Chicago | Reuters — U.S. grain and soybean futures jumped on Thursday as expectations for more rain in the U.S. Midwest heightened worries about bad weather reducing autumn harvests.
Forecasts called for rain over the next five days, which would keep some fields too wet to plant and add stress to planted crops that are in early growing stages, analysts said.
Widespread storms already caused unprecedented delays in corn plantings this spring and prevented farmers from planting on millions of acres. The weather problems heap more worries on a farm sector that has suffered from years of low crop prices and a U.S.-China trade war that is slowing agricultural exports.
Corn futures reached a five-year high on Monday on worries about water-logged farm fields, before pulling back to a one-week low on Thursday.
“We have a market that’s buying the breaks based on the concerns that are created by adverse weather in the U.S.,” said Arlan Suderman, chief commodities economist for INTL FCStone.
The most-active corn contract on the Chicago Board Of Trade climbed 2.2 per cent to $4.50 a bushel (all figures US$). Technical buying helped lift prices, traders said.
CBOT soybeans rose 1.2 per cent to $9.15-1/2 a bushel, while CBOT wheat gained 0.9 per cent to $5.26-1/2 a bushel.
A sharp fall in the U.S. dollar helped support the markets as it makes dollar-priced commodities cheaper overseas.
Yet recent gains in corn prices have hurt prospects for export demand, traders said.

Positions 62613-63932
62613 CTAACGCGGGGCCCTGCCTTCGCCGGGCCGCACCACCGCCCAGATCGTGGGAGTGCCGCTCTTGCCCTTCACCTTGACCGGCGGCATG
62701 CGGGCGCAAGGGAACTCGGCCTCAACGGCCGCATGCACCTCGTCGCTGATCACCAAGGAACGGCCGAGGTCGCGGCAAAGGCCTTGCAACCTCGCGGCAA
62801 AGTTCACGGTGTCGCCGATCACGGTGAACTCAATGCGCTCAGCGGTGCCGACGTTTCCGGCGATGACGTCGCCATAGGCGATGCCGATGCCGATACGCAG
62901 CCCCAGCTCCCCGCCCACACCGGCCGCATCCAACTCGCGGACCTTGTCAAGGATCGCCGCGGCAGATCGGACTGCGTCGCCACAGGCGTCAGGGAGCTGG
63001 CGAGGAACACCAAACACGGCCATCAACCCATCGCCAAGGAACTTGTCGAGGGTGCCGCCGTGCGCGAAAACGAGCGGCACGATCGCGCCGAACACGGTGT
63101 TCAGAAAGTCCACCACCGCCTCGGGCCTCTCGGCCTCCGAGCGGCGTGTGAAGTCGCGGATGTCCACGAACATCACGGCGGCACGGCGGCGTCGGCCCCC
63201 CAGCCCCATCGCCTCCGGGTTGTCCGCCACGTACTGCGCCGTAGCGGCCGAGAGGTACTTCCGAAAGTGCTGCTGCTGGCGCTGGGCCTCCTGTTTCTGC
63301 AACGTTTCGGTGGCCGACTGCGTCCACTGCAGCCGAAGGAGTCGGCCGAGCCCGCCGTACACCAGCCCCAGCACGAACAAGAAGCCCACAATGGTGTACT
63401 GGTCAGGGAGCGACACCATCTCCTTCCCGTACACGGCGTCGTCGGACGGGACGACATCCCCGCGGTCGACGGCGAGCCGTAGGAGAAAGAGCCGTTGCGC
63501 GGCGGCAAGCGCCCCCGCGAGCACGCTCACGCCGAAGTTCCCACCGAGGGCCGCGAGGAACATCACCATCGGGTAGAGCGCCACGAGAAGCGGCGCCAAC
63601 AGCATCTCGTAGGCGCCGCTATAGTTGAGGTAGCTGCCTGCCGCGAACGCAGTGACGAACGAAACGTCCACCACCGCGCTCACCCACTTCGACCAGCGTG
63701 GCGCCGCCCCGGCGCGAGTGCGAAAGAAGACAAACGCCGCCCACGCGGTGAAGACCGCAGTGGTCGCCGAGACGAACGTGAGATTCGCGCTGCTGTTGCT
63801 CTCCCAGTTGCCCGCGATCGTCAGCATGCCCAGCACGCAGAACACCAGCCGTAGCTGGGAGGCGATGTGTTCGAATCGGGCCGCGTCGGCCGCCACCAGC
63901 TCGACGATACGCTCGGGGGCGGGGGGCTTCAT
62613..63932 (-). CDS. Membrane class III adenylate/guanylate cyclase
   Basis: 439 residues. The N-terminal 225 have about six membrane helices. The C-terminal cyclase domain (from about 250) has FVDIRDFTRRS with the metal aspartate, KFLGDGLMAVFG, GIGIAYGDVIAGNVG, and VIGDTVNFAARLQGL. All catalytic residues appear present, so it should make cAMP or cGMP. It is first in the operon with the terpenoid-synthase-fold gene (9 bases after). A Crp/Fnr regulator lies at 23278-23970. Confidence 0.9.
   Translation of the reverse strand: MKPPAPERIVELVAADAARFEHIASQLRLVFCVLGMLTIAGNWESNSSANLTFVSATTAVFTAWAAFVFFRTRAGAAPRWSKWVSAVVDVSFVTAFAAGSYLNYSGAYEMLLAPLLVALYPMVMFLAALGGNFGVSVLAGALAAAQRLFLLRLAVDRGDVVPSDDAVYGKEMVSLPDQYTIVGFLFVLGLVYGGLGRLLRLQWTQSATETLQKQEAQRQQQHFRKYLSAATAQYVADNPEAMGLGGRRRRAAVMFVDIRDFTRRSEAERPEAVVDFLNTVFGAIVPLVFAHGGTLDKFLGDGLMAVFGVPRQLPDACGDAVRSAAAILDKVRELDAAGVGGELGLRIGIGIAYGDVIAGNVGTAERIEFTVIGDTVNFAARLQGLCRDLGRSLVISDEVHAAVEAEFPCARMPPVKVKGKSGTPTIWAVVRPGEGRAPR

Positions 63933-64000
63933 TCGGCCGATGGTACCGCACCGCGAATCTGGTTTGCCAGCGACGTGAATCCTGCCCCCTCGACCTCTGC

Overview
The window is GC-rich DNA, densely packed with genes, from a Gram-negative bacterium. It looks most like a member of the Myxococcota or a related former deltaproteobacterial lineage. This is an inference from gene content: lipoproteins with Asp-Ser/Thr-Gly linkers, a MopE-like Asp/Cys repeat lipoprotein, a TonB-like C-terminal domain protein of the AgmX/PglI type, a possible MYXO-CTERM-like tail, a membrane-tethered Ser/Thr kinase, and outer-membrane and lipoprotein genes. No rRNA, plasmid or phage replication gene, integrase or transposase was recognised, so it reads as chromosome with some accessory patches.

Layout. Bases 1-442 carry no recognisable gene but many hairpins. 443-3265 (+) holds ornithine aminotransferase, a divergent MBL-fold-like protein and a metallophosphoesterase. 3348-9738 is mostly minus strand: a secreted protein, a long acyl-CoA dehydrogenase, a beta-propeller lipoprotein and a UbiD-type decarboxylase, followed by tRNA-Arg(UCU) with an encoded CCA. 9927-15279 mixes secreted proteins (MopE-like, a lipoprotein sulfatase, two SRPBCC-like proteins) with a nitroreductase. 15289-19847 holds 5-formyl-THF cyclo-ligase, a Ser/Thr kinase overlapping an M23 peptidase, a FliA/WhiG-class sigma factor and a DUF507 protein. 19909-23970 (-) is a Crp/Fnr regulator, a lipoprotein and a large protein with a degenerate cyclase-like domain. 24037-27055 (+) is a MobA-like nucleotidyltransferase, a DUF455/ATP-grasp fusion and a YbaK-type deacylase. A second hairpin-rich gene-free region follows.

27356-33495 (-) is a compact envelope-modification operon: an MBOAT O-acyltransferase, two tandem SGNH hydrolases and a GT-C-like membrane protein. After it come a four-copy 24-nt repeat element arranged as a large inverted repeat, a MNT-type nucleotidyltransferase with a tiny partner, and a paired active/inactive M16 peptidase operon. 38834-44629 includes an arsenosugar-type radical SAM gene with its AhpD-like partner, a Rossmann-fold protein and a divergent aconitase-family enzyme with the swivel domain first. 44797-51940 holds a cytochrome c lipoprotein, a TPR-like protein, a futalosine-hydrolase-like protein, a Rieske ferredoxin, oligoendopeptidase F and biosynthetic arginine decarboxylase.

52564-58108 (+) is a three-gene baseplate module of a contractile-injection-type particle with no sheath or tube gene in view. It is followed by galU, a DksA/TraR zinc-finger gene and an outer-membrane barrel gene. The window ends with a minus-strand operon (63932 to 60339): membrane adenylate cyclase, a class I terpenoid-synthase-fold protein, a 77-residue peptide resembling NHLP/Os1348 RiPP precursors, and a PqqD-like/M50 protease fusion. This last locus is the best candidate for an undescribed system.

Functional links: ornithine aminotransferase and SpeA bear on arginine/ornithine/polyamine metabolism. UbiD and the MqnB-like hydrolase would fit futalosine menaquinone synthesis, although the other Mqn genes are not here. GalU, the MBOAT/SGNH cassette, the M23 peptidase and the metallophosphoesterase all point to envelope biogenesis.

Weekly U.S. corn export sales totaled 399,200 tonnes, according to the U.S. Department of Agriculture. That was near the low end of market forecasts for 300,000 tonnes to 900,000 tonnes.
Weekly U.S. soybean export sales reached 771,600 tonnes, near the high end of expectations for 200,000 tonnes to 800,000 tonnes. U.S. wheat export sales were 187,600 tonnes, below estimates for 200,000 to 500,000 tonnes.
“The U.S. is again one of the highest priced sources of commodities in the global market,” said Karl Setzer, senior market analyst at Growmark.
Soybean traders will keep an eye on next week’s G20 summit next week as U.S. President Donald Trump and his Chinese counterpart Xi Jinping are expected to meet there. An ongoing trade war between Washington and Beijing has slowed U.S. soybean exports to China, the world’s top importer of the oilseed.
“A major breakthrough will be needed for a positive price reaction by the trade for the soy complex,” said Jerry Gidel, grain strategist for Price Futures Group.
— Tom Polansek reports on agriculture and ag commodities for Reuters from Chicago; additional reporting by Gus Trompiz in Paris and Naveen Thukral in Singapore.